Telomerase protect post-mitotic cells too

Lou Pagnucco pagnucco at oeonline.com
Wed Jun 14 20:24:32 EST 2000

Thanks for the thoughtful reply, Aubrey.

I have a few questions and comments below.
(By the way, I hope you Brits keep fighting MI5 on the email
 spying issue!)

Lou Pagnucco

Aubrey de Grey wrote in message <8i7utv$md1$1 at pegasus.csx.cam.ac.uk>...
>Lou Pagnucco wrote:
>> Telomerase May Protect Nerve Cells from Brain Disorders
>Very interesting, potentially.  The well-established acceleration of
>telomere shortening by oxidative stress in vitro (von Zglinicki's
>work, among others) certainly suggests that telomerase should slow
>telomere shortening in highly-stressed postmitotic cells as well as
>in rapidly-dividing ones.  Mattson's earlier work found an anti-
>apoptotic role for telomerase in cancer cells (J. Biol. Chem. 274:
>7264); similar reports exist from other groups.
>The thrust of this news report (though maybe not the actual article,
>which I haven't seen) is that apoptosis of neurons is a causative
>step in development of Alzheimer's pathology, such that inhibiting
>apoptosis would be therapeutic.  This is an example of the general
>assumption that apoptosis is bad for us, which is usually wrong --
>in general, apoptosis SLOWS DOWN aging and age-related pathologies
>by eliminating cells that are causing the pathologies.  Retarding
>that sort of apoptosis would therefore exacerbate the pathology.

I agree that apoptosis is absolutely vital for optimal maintainance.
It certainly appears that apoptosis is upregulated during caloric
However, the Milan group (I cannot remember the authors) that published
in Nature some months ago, seemed to show that mice genetically modified
to exhibit lower rates of apoptosis lived about 35% longer.

So it seems better to defer conclusions until definitive experiments are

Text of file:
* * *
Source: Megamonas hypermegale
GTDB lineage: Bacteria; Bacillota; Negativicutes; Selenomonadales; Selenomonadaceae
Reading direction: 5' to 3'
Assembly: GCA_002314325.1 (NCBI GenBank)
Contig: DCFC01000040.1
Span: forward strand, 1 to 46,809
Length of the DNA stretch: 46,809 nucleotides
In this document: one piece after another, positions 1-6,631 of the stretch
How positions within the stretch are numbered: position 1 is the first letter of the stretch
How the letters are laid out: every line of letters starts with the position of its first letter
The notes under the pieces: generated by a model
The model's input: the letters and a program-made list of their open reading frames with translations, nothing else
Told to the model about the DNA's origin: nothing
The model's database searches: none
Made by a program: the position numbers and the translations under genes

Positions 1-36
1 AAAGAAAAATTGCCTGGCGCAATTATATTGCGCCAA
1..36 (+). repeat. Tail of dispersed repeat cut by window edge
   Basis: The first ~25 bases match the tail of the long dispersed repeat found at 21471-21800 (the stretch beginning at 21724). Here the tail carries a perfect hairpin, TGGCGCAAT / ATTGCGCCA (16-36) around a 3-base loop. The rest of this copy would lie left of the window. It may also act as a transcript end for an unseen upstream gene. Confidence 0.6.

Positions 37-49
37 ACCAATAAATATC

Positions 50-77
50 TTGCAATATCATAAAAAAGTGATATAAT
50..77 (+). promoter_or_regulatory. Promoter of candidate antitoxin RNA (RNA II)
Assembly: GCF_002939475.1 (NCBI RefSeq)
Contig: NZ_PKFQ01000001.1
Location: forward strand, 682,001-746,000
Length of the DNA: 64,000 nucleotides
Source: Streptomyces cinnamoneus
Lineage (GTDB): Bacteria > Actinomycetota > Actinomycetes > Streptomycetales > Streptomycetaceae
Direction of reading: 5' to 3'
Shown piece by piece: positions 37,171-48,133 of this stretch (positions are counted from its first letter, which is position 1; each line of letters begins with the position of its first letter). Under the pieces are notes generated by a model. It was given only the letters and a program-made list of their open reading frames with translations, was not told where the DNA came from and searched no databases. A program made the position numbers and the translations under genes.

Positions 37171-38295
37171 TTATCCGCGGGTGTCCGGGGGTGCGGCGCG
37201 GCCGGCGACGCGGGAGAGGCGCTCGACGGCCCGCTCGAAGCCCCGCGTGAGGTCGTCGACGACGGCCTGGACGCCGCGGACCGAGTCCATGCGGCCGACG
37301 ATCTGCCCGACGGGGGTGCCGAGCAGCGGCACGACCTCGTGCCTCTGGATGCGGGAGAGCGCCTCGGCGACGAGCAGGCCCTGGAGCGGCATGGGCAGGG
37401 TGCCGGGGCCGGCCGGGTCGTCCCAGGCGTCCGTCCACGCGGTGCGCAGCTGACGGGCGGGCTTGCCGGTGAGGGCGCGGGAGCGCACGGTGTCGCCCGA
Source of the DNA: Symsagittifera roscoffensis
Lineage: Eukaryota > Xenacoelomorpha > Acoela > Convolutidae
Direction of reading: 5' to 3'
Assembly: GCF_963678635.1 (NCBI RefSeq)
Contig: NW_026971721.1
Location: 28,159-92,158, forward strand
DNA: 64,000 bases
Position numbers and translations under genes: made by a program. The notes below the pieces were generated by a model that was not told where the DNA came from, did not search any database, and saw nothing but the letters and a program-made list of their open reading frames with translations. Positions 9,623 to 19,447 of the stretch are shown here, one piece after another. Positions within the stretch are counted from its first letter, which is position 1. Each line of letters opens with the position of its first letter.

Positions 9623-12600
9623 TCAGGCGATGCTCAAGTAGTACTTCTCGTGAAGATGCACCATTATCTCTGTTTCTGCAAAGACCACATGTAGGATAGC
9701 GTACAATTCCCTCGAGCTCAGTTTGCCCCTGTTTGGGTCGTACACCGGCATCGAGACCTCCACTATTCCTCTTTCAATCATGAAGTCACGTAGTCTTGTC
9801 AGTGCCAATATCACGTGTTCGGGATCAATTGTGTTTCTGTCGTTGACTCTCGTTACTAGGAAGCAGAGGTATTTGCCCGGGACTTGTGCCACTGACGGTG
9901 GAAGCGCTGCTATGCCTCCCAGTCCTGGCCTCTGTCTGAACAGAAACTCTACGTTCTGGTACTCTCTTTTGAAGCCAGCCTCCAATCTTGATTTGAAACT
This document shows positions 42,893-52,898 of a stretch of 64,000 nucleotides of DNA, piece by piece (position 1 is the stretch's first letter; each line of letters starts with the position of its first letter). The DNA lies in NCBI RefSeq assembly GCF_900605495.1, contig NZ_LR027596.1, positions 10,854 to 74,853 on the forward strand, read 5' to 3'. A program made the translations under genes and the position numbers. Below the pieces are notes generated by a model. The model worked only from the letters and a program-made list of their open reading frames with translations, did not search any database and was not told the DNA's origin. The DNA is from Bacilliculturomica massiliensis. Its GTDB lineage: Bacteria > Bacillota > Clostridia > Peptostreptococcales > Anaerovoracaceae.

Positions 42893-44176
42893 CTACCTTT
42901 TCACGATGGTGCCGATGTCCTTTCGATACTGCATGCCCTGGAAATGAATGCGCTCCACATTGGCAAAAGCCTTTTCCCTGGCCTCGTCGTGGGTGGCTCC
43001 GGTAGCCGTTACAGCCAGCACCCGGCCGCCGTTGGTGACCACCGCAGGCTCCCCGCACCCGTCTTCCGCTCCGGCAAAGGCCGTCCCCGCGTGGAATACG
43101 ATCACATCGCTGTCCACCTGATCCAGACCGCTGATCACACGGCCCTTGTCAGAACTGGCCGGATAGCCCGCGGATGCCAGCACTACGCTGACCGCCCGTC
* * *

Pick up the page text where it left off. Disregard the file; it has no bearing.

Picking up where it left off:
performed (IMHO).

>So, is neuronal apoptosis in AD good or bad?  In fact, does it
>happen at all?  A very instructive letter to Science from George
>Perry and colleagues (Science 282:1265) explains the problem.  Here
>is the start of it:

Very, very interesting.

Is it possible, though, that the process of apoptosis might be only
turned on?  -i.e., activated for just a while (and perhaps dithers, rather
latches into a terminal state) and then lapses?.  Could failed, transient,
episodes result in extensive cell/tissue damage instead of cell death?

>  An article ... presents the case for apoptotic neuronal death in
>  Alzheimer's disease (AD) based on culture studies and histological
>  analyses.  We strongly disagree that this evidence supports
>  widespread apoptosis in AD.  Apoptosis requires only 16 to 24 hours
>  for completion and, therefore, in a chronic disease like AD with an
>  average duration of almost 10 years, less than one in about 4000
>  cells should be undergoing apoptosis at any given time (that is,
>  observation of apoptotic events should be rare).  Indeed, if all the
>  neurons reported with DNA cleavage were undergoing apoptosis, the
>  brain would rapidly be stripped of neurons.  This is certainly not
>  the case in AD.
>The conclusion is that AD neurons may exhibit some of the hallmarks of
>apoptosis because they initiate apoptosis but then arrest it.  Similar
>features are seen in muscle fibre segments that have accumulated mtDNA
>mutations (see e.g. Mirabella et al, Brain 123:93).

This appears to answer the question I posed above.

Is it also possible that these failed cellular suicide attempts are due to
mitochodrial oxidative bursts that manage to leave behind the biomarkers
of cellular ageing?
i.e., Is it possible that normal mitochondrial respiration has gotten a "bum
rap" and unfairly indicted for the cellular "damage" seen in senescent
(whereas these intentional but abortive suicide attempts are actually

>In conclusion: there is more to this topic than meets the eye.
Too bad this area doesn't attract the research funding it deserves!

>Aubrey de Grey

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